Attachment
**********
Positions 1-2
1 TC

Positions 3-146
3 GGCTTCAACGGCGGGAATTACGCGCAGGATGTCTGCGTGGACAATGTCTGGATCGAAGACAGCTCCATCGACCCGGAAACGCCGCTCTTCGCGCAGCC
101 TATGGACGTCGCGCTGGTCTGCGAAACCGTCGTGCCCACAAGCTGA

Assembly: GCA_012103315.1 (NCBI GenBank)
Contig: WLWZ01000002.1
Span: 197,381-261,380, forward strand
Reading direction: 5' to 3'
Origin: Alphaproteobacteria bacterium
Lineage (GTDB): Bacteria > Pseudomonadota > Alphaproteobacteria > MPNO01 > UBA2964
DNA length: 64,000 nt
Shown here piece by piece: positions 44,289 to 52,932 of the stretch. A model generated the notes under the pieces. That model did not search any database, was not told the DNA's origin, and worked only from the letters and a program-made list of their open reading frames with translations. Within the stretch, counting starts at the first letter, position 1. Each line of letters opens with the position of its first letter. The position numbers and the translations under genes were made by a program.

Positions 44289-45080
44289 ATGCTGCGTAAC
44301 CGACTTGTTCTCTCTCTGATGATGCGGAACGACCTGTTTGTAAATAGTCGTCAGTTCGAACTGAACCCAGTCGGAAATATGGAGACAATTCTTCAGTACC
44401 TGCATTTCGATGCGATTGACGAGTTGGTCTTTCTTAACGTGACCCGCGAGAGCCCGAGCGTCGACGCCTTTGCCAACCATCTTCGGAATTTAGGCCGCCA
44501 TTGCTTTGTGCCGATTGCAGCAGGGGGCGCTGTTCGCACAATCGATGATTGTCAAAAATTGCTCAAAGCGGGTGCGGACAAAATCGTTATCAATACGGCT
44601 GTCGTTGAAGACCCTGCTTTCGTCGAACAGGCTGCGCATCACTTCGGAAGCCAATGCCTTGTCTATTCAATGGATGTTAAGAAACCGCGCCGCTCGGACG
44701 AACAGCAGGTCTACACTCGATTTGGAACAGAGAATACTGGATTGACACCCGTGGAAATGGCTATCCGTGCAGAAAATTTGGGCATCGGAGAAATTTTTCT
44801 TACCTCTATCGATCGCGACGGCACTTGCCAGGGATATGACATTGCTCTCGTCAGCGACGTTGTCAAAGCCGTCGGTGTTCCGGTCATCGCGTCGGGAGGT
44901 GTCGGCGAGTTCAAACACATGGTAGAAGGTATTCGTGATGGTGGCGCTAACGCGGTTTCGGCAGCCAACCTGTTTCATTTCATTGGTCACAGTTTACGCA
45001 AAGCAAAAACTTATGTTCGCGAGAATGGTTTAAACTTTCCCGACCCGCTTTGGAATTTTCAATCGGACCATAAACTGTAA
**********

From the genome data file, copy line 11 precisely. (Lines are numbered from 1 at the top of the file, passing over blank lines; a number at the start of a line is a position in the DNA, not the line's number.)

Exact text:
Lineage (GTDB): Bacteria > Pseudomonadota > Alphaproteobacteria > MPNO01 > UBA2964